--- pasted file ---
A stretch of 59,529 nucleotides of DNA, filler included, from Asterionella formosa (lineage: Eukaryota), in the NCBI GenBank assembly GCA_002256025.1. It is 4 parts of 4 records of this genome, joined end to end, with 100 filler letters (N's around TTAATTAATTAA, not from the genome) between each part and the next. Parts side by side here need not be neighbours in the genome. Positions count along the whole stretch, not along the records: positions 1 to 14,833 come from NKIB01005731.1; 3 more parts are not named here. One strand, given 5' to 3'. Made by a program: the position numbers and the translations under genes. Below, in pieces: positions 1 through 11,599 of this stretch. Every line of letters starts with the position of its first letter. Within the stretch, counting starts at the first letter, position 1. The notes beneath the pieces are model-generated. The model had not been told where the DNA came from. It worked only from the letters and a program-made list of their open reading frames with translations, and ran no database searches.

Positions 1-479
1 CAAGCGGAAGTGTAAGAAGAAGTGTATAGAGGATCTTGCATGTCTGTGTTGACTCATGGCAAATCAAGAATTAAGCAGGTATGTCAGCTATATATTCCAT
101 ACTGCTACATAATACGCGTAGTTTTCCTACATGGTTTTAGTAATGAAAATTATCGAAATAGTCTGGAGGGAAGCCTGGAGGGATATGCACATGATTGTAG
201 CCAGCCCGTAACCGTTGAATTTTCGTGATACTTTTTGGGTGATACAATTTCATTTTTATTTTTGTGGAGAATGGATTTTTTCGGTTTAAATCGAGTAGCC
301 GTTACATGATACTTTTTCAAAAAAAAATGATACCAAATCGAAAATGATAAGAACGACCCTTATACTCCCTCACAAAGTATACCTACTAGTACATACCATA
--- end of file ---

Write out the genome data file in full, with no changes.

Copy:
A stretch of 59,529 nucleotides of DNA, filler included, from Asterionella formosa (lineage: Eukaryota), in the NCBI GenBank assembly GCA_002256025.1. It is 4 parts of 4 records of this genome, joined end to end, with 100 filler letters (N's around TTAATTAATTAA, not from the genome) between each part and the next. Parts side by side here need not be neighbours in the genome. Positions count along the whole stretch, not along the records: positions 1 to 14,833 come from NKIB01005731.1; 3 more parts are not named here. One strand, given 5' to 3'. Made by a program: the position numbers and the translations under genes. Below, in pieces: positions 1 through 11,599 of this stretch. Every line of letters starts with the position of its first letter. Within the stretch, counting starts at the first letter, position 1. The notes beneath the pieces are model-generated. The model had not been told where the DNA came from. It worked only from the letters and a program-made list of their open reading frames with translations, and ran no database searches.

Positions 1-479
1 CAAGCGGAAGTGTAAGAAGAAGTGTATAGAGGATCTTGCATGTCTGTGTTGACTCATGGCAAATCAAGAATTAAGCAGGTATGTCAGCTATATATTCCAT
101 ACTGCTACATAATACGCGTAGTTTTCCTACATGGTTTTAGTAATGAAAATTATCGAAATAGTCTGGAGGGAAGCCTGGAGGGATATGCACATGATTGTAG
201 CCAGCCCGTAACCGTTGAATTTTCGTGATACTTTTTGGGTGATACAATTTCATTTTTATTTTTGTGGAGAATGGATTTTTTCGGTTTAAATCGAGTAGCC
301 GTTACATGATACTTTTTCAAAAAAAAATGATACCAAATCGAAAATGATAAGAACGACCCTTATACTCCCTCACAAAGTATACCTACTAGTACATACCATA